The need for whole genome sequencing (WGS) — based surveillance programs is well accepted, but the investment in such programmes has been relatively low. While the cost of setting up such surveillance systems is immediate, its benefits can be difficult to quantify, leading to underinvestment, particularly in low- and middle-income countries. Detailed models that can estimate the cost-effectiveness of surveillance strategies, after considering their setup and operational costs versus their benefits, can be helpful for public health policymakers to devise robust surveillance programs. ISB MIHM developed an integrated operational and disease transmission model that captures the operational characteristics of a WGS-based surveillance programme in India to detect novel variants of the COVID-19 virus (operational model) and integrate it with a disease transmission model (epidemiological model) to capture its transmission characteristics and effectiveness of public health interventions.

The operational model estimates the time taken to detect a novel variant of the COVID-19 virus circulating in the population and implement a public health measure in response, in addition to identifying the cost of implementing a WGS-based surveillance programme. The transmission model, on the other hand, estimates the effectiveness of the public health response in terms of the population-level health outcomes such as the number of infections and deaths averted, and life years saved. Using this model, we assessed the incremental cost-effectiveness for a combination of different operational configurations. Overall, the results show that WGS-based surveillance is cost-effective in most epidemiological scenarios; however, the optimum configuration of the operational model depends on the pathogen's epidemiology in a population.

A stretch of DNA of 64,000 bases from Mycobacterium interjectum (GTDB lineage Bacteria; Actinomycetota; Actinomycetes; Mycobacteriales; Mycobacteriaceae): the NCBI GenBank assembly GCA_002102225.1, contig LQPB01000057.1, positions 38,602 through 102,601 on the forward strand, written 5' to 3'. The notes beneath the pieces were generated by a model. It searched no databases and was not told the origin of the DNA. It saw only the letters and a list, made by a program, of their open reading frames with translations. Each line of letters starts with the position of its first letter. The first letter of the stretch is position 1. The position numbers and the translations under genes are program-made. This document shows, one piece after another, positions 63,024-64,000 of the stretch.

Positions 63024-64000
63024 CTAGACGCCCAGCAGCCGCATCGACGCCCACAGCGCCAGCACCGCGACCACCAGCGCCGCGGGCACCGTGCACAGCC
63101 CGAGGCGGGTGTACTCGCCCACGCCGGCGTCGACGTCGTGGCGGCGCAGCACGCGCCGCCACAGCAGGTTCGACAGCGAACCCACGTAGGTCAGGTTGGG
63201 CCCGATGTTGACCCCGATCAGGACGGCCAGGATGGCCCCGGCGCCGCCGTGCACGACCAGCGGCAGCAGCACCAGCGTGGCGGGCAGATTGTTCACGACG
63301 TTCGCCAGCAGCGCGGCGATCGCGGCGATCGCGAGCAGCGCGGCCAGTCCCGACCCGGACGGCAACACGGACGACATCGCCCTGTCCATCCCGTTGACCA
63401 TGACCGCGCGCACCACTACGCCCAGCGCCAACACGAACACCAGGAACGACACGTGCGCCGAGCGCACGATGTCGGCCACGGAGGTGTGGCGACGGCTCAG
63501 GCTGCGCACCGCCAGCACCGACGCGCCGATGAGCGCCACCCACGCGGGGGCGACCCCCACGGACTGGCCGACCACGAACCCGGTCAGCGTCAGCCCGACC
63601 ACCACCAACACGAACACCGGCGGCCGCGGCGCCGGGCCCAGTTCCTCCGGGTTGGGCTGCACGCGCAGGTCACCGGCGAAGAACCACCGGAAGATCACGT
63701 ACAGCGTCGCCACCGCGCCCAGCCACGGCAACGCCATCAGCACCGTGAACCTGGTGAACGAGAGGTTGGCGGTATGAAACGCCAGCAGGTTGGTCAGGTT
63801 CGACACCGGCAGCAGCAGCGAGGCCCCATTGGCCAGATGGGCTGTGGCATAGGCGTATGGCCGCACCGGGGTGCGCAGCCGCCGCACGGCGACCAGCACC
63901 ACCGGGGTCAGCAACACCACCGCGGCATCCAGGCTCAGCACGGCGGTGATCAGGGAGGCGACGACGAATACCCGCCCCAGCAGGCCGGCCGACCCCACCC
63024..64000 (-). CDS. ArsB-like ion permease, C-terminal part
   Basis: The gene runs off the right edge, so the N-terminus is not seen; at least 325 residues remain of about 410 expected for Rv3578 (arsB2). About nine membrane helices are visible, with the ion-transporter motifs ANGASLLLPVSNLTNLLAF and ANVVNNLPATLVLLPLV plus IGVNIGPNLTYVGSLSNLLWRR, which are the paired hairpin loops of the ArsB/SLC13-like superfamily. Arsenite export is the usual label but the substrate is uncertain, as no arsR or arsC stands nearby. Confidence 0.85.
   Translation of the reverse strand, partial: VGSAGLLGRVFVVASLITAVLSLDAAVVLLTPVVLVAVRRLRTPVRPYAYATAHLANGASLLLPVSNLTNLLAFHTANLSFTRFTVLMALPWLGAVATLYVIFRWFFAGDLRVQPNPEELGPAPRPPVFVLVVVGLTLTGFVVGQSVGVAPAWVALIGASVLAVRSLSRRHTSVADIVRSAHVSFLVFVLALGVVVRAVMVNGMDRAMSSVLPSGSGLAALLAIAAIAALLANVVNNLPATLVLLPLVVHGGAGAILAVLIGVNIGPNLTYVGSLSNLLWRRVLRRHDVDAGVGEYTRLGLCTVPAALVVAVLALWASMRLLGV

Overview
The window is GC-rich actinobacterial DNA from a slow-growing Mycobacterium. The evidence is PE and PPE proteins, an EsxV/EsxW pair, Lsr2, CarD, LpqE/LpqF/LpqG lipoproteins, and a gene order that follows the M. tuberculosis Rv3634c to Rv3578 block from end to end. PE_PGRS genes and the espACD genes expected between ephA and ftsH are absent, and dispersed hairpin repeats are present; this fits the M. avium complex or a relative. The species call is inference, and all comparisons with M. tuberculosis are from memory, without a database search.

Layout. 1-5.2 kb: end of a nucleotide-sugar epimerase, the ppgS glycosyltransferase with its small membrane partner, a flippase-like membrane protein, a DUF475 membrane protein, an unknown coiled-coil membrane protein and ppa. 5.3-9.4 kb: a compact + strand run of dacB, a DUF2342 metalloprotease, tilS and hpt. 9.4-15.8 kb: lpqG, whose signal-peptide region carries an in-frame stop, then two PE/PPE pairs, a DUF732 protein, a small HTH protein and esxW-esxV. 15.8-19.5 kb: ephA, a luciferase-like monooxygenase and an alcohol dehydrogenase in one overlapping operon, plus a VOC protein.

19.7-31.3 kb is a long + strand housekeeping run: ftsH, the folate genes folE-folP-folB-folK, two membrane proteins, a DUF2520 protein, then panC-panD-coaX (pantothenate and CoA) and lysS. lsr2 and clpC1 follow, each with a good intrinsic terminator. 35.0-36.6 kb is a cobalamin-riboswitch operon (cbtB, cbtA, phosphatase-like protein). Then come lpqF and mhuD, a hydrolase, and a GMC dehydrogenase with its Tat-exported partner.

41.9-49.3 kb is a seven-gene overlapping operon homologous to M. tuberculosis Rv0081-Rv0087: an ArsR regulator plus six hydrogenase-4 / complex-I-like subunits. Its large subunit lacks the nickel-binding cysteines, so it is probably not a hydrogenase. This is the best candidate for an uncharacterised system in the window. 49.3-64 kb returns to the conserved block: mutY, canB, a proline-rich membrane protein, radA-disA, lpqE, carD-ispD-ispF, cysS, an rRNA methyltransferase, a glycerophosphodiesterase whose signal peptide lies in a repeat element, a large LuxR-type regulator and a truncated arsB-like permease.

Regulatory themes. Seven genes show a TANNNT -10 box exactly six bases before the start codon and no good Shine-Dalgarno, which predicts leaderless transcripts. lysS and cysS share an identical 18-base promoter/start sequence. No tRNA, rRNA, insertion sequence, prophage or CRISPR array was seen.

Compartmental epidemiological model, mathematical modelling of genome sequencing surveillance network, calibration.


During the pandemic, there was a rise in the utilization of the WGS surveillance method; however, only a handful of nations managed to sequence a substantial number of samples. Employing an integrated operational-epidemiological model will prove pivotal in strategizing investments for genome surveillance, thereby enhancing the effectiveness of pathogen surveillance in the future.

Project Team

Professor Sarang Deo

Principal Investigator

Professor Sripad Devalkar

Co-Principal Investigator

Abhishek Reddy


Mayank Jha






Lorem ipsum dolor sit amet, consectetur adipiscing elit, sed diam nonummy nibh euismod tincidunt ut laoreet

You can unsubscribe at any time using the link in our emails. For more details, review our privacy policy.